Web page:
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improper storage. >> translator: there is no electricity here to power a fridge and sometimes we have ice but cannot control the temperature and no one paid attention to this before and giving vaccines is not enough it's crucial we have a way to conserve and transport the vaccines otherwise our work is useless. >> reporter: many continue have infectious diseases like tb or polio or yellow fever and die of preventable diseases and look at the numbers 1.5 million children died last year because they were not vaccinated and u.n. say that is unacceptable. unicef is distributing coolers to nurses in regions where children die the most on the outside they look like regular coolers but take a closer look they can withstand the climate and the bill and melinda gates foundation is investing companies with new coolers and
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this is powered by rechargeable batteries and can host the vaccines for a month and a chip that can be accessed to monitor temperature and they are working on an solar powered version but some workers argue these latest designs are impracticable and coolers need to withstand the shock of transport. back in the village he and the team are on the road again, these vaccines need to be used before they are damaged ahead is a ten kilometer walk to the next village where more children are waiting for the next life-saving injection, nicholas hawk in circumstances, in sinagal. >> reporter: a big traditional group have worn leopard skins but with cats facing extinction they are choosing to wear fake fur instead and we have the
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story. >> reporter: members of the church go through the steps of a traditional religious dance, january is a holy month and thousands of them gathered for a special ceremony. but this year fewer have dressed in tra the leopard skin and swapped by church leaders. >> protection of animals and we do not have to kill animals to beautify ourselves. >> reporter: but opinion among church members is divided and the skins are a symbol of pride in the religion and some don't want their traditions to change. this religion has been founded and i belief that as a church we cannot try and be talking about those things and i do not believe in that because if we be come that about things we may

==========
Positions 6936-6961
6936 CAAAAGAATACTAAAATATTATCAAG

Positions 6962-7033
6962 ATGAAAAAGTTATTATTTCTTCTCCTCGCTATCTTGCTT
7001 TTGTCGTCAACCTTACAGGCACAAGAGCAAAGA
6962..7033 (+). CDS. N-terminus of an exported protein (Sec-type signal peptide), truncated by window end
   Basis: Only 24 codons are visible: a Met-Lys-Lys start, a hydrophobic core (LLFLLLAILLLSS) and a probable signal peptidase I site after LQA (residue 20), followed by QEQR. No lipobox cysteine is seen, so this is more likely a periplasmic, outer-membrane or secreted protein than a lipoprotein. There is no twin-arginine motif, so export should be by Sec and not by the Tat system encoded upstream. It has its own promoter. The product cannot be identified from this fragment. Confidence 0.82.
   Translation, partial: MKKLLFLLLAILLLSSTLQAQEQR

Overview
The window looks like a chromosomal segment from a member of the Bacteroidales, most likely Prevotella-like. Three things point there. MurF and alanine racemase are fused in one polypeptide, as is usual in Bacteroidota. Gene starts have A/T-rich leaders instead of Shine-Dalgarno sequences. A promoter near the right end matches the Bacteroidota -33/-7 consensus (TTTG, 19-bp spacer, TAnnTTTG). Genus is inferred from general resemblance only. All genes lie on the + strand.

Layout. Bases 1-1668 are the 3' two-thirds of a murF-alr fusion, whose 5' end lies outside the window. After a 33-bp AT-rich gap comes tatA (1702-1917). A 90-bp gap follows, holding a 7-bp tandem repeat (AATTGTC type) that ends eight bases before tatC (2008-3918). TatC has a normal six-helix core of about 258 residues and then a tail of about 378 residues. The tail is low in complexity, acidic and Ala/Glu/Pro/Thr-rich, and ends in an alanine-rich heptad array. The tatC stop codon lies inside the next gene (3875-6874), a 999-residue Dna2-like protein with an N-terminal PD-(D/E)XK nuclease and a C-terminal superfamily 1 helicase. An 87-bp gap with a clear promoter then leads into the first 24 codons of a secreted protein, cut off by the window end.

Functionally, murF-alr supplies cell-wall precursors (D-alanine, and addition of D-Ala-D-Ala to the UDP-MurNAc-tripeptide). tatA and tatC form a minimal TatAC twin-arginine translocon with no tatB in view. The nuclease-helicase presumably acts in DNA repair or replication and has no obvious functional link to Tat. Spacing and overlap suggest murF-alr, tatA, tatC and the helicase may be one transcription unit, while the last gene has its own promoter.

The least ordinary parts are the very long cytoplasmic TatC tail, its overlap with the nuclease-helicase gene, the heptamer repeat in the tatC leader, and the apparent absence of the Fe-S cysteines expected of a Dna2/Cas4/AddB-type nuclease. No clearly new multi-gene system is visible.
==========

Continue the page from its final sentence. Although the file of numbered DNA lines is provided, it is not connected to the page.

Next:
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find ourselves lost identity. >> reporter: they esmated there are only 7,000 leopards left in south africa the decline largely due to poaching and while the fake fur is a cheaper and more animal friendly alternative some church members say the debate of ceremonial dress is a distraction for more important matters. >> how you relate to god and by preaching is close to holiness and it's not about how you dress. so to me it means nothing and that is why i'm not wearing the skins. [chanting] a few years ago conversation was worried that as the church grew the leopards will be pushed to extinction but more members chose to wear fake fur playing their part to protect the leopard, i'm with al jazeera. still to come here at al
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jazeera in sport it's a painful debut for palestine in the asian cup and we will tell you why. ♪
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back to sport. >> thank you very much and the match in an international tournament ended in defeat and lost 4-0 to reigning champions of japan in the asia cup and qualified winning the new defunct afc challenge cup last year but will go down after 8